Now in his fifth season with the Blue Jays, Smoak has quietly posted an .876 OPS in the early going. He’s been especially productive of late, reaching base in 20 of his last 39 plate appearances since returning from the neck stiffness that sidelined him for a few days earlier in the month.
“He’s just a good hitter, man,” manager Charlie Montoyo said recently. “Our lineup’s a lot better when he’s in it, being a switch-hitter. That’s just a fact.”
Smoak aggravated his neck diving for a ball on the artificial turf at Montreal’s Olympic Stadium late in spring training. Normally, stiffness would disappear quickly with treatment, but not after landing on a playing surface Smoak generously describes as “a little bit of a liability.”
“As soon as I hit the turf I felt it,” he said. “The first week of the season I was really grinding through it and it got to a point that I could hardly turn left or right.”
Eventually, treatment worked and Smoak returned to the lineup after four days off. In the nine games since, Smoak has nine hits and ten walks for a .321/.513/.607 batting line.
“I’m better now,” he said. “So hopefully it’s just a little bump in the road.”
Smoak hits free agency after the season, and at age 32 he likely doesn’t fit in the Blue Jays’ long-term plans. As such, they may eventually trade the switch-hitter, who’s two home runs away from 100 in a Blue Jays uniform.
“I didn’t even know that,” Smoak said. “Yeah, that is a lot of homers. I feel like, to be able to be close to that at the beginning of my fifth year, that’s always a good sign.”
Even with Smoak’s production, the Blue Jays rank 13th among the 15 American League teams in runs scored. Thankfully for Montoyo, the likes of Randal Grichuk and Teoscar Hernandez are showing signs of breaking out, too.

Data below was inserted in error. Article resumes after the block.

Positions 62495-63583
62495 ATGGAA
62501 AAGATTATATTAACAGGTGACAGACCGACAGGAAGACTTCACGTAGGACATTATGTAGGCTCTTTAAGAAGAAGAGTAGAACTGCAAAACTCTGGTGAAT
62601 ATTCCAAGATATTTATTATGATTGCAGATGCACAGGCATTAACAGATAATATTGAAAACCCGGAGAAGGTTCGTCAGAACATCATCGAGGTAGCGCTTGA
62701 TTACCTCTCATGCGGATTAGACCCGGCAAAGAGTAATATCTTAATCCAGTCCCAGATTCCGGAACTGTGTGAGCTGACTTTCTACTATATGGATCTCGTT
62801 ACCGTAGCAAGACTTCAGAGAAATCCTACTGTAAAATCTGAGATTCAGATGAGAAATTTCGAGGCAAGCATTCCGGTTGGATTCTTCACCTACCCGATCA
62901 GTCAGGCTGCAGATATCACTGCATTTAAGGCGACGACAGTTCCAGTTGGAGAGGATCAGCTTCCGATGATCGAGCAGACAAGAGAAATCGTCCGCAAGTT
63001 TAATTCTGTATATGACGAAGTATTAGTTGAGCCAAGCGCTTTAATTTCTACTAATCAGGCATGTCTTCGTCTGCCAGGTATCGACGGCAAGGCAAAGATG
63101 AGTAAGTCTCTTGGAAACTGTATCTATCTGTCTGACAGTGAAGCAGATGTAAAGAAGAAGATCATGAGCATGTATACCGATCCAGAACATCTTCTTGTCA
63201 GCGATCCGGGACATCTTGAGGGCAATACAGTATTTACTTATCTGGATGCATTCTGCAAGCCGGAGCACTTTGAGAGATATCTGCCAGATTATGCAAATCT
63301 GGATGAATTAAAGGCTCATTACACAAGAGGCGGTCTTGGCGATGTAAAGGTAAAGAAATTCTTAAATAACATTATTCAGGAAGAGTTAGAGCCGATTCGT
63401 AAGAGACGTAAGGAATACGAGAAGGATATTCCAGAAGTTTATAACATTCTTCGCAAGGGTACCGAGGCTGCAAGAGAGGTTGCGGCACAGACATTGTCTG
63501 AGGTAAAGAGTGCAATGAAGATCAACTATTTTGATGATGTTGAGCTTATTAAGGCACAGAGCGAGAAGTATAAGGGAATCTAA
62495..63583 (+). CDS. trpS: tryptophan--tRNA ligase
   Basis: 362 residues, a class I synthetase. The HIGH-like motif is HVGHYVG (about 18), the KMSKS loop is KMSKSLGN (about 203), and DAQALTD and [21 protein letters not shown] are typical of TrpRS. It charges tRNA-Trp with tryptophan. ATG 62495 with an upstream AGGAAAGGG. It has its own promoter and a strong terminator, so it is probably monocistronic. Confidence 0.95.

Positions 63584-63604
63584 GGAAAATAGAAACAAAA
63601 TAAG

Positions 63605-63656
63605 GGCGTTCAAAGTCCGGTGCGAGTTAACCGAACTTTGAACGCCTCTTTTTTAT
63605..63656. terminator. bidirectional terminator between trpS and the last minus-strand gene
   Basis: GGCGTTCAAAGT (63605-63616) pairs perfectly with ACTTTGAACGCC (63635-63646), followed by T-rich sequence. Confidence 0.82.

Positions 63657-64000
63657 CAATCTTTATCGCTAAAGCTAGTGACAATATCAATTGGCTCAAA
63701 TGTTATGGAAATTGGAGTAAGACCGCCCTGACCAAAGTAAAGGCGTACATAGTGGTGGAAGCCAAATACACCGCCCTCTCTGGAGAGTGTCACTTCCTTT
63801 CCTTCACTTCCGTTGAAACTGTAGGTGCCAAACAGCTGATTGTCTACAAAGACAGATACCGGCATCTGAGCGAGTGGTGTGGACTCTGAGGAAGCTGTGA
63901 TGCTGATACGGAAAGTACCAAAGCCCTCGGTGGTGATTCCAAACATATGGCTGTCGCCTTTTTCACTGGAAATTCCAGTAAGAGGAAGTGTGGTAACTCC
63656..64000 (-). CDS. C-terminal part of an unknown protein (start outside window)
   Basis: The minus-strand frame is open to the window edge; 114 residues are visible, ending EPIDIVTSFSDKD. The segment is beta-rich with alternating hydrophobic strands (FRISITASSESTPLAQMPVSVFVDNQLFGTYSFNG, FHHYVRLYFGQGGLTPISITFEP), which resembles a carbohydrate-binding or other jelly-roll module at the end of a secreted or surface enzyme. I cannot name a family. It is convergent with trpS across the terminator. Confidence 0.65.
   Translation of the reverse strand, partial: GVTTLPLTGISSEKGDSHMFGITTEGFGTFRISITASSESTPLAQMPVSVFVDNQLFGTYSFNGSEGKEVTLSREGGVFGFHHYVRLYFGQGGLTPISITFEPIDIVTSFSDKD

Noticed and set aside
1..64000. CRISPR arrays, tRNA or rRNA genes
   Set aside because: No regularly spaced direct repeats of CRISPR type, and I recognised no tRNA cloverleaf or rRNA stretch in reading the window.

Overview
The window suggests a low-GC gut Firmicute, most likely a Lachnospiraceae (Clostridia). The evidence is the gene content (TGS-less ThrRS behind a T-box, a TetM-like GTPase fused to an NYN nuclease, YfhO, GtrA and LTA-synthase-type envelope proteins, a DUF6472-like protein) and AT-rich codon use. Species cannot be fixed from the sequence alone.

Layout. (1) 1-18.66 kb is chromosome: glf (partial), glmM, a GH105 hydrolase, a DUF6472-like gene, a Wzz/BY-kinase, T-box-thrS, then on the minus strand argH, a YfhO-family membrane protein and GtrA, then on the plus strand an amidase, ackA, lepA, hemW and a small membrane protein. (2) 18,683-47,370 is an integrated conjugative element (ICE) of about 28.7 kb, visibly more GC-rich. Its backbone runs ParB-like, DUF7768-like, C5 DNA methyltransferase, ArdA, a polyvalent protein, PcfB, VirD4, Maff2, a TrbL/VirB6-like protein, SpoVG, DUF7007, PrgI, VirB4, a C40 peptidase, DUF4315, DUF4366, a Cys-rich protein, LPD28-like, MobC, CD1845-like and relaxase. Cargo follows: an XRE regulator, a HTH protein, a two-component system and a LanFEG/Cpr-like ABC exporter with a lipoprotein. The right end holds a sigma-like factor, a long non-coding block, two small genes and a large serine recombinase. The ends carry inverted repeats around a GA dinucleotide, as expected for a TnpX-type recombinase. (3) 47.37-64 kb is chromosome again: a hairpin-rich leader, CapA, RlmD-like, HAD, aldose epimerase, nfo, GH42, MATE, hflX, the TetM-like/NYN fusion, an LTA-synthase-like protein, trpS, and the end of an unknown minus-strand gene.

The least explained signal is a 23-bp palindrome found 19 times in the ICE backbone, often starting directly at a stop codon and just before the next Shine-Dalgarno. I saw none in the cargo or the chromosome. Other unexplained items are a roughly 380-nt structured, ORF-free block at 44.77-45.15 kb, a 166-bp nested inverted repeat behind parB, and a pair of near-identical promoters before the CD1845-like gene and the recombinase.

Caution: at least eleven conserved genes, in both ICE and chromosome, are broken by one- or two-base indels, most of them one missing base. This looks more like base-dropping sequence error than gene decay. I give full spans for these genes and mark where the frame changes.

“They’re all swinging the bat pretty good right now,” Montoyo said. “It’s been great. I knew they were coming.”
AN EXCEPTIONAL OPPONENT
Since debuting last year, Willians Astudillo of the Twins has been the toughest hitter in baseball to strike out. The super-utility player has whiffed just 3.0 per cent of the time — less than half as often as the next-hardest player to whiff, Angels shortstop Andrelton Simmons (7.6 per cent).
So how do you pitch to someone who’s so adept at making contact?
“Just keep the ball down,” Blue Jays starter Aaron Sanchez said. “Force him to put the ball on the ground. I even threw a change-up below the zone and he lined out to left. Great plate awareness. Handles the bat extremely well. You’ve just got to keep him honest and probably not stay in any one area for too long, since he’ll probably adjust to that, so you move the ball around and see what he gives you.”
To make sure his players know what’s expected of them, Montoyo emails out the following day’s starting lineup every night. That way the players can prepare accordingly with the caveat that last-minute changes can always happen.
“I say be ready to play just in case because somebody could get hurt, so you’re off, but be ready just in case,” he said. “I made sure I said that. So I think it’s good [for] people to relax a bit — ‘I have tomorrow off, I can come and do weights and stuff.’ But there’s always a chance you could play. Someone could be sick or something.”
PROGRESS FOR TRAVIS, RICHARD
Devon Travis (knee surgery) began a hitting progression with some tee work this week. He hasn’t experienced any issues so far but his presence on the 60-day DL means he’ll be sidelined until May 27 at the earliest … Clayton Richard (knee) started a throwing progression with light catch last weekend. He’ll continue building up from there, but his return doesn’t appear to be imminent.